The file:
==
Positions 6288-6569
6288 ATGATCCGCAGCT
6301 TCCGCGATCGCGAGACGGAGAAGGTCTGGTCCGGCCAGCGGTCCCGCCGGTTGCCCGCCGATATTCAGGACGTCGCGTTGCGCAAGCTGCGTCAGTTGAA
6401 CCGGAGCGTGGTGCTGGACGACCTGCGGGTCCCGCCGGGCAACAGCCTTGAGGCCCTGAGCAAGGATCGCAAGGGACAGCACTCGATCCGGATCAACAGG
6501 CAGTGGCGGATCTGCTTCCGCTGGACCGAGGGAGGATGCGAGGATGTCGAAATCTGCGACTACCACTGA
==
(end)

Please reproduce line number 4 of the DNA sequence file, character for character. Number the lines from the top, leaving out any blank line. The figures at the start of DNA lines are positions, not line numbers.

6401 CCGGAGCGTGGTGCTGGACGACCTGCGGGTCCCGCCGGGCAACAGCCTTGAGGCCCTGAGCAAGGATCGCAAGGGACAGCACTCGATCCGGATCAACAGG